The most critical asset to a company’s success is its workforce. In a thriving organization, education becomes a pivot point on which the company can evolve as global economic issues arise and there is a need to take on new challenges. Education can be the component that determines the organization’s ability to make the transition.
Now the ability for an organization to make changes, open new doors, drive down costs and enter new markets is key to survival. Most organizations need to adapt to new markets, processes, product opportunities or customers, and getting the organization up to speed quickly can be a major advantage.
Learning@Cisco, the organization responsible for product training and career certifications at Cisco Systems, recognized these challenges and began to look for new ways to communicate with its global stakeholders, including employees, partners and customers — a collective community of more than 1.7 million — through collaborative, Web 2.0 social networking tools. Its goal was to bring Cisco’s The Human Network — its campaign to transform the way people work, live, play and learn by embracing new media — to the world of learning.
To reach a global audience and provide a comprehensive repository of learning materials, a unified social learning environment was necessary, and the Cisco Learning Network was created. This community helped the company reach new scale and growth that otherwise would not have been possible.
But before beginning to develop a social learning environment, it is important for learning leaders to understand the business needs the learning solution will address. For Cisco, expanding users’ access to education while lowering the cost of providing it was top of mind. Since its learning leaders knew they had to double the community size and provide a great learning experience, improving and scaling access while simultaneously offering program modularity for user efficiency was key. These same business issues and opportunities can drive and shape many organization-wide educational initiatives.
Social learning at Cisco helps in the following ways:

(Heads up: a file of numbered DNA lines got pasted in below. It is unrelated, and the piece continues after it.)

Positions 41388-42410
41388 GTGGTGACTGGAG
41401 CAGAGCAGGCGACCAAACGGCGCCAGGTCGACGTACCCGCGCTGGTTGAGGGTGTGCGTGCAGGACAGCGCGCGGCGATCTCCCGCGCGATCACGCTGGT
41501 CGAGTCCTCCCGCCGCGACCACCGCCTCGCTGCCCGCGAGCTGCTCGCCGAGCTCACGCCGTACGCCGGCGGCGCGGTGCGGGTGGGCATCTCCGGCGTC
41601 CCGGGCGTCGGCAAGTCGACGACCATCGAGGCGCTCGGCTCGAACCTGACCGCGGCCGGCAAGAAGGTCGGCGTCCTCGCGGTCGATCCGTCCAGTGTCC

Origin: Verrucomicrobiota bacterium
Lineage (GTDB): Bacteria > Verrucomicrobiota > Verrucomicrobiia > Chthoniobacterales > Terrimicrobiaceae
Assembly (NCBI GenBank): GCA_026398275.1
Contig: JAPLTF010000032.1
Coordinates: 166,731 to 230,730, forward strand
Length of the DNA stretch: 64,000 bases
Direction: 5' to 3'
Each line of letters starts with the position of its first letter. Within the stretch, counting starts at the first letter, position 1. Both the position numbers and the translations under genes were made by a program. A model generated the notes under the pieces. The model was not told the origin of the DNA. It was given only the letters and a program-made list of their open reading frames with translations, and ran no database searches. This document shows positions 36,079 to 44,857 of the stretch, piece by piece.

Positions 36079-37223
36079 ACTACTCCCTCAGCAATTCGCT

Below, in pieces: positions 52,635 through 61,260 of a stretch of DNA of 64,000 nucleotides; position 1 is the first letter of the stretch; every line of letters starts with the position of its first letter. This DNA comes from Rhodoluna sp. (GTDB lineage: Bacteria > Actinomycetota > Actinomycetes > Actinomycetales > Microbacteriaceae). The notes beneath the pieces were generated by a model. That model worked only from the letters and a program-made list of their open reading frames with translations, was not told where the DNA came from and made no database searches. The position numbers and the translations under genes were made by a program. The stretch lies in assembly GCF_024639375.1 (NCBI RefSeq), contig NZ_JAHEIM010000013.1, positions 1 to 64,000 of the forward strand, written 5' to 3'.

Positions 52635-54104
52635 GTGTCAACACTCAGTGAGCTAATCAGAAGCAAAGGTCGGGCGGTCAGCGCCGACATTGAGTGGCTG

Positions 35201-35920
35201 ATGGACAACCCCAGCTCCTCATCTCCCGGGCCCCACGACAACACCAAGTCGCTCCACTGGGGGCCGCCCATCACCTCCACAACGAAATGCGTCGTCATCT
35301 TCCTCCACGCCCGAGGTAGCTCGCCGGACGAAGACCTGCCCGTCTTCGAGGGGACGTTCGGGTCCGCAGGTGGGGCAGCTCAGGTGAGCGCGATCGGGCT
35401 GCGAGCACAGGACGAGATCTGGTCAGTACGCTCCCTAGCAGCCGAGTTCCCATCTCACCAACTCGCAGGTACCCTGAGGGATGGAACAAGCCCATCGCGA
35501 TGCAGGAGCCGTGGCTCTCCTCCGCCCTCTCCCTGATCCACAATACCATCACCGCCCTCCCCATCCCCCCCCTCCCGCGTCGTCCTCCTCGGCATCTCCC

• Cost: For learners and their managers, the travel expenses associated with attending a weeklong course at a remote location can represent huge costs for the organization, along with the opportunity costs of having employees away from the office or away from customers. Social learning helps cut down on these costs.
• Access: Traditional classroom-based, instructor-led training poses constraints of time, geography and availability that restrict learning access. The same instructors — leveraged in a social learning environment that complements a virtual classroom which makes heavy use of video, integrated content and collaboration to create an online interactive classroom — greatly improve learner access and represent a valuable asset that can be tapped from any location.
• Scalability: A social learning network scales to make knowledge available to hundreds or thousands of learners simultaneously, at their convenience. It also enables an organization to better leverage global resources by utilizing subject matter experts across the company for customers and with partners.
A systematic approach to using learning technologies helped Cisco derive productivity gains from social learning, and can be replicated and scaled to fit any organization’s needs. The approach involves recognizing communication, training and assessments as necessary organizational learning components.
As the community evolves, new features and enhancements can be added, including study groups, e-commerce functionality, learning assessment tools and symposiums, creating the virtual classroom. There are inherent benefits to taking this new approach, in addition to the rewards associated with leveraging the community to help others learn. Social learning network expansion further encourages knowledge sharing, co-creation of content, and mentoring and talent development within the community. For Cisco, these enhanced capabilities have increased network use, boosted productivity, improved learning tools’ effectiveness and added to the educational experience for end users.
The community growth — with more than 19 million site visits to date and more than 1.7 million certifications — illustrates the effectiveness of a social workplace-learning program that any organization can adopt, scale and leverage.
Jeanne Beliveau-Dunn is vice president and general manager of Learning@Cisco. She can be reached at editor@CLOmedia.com.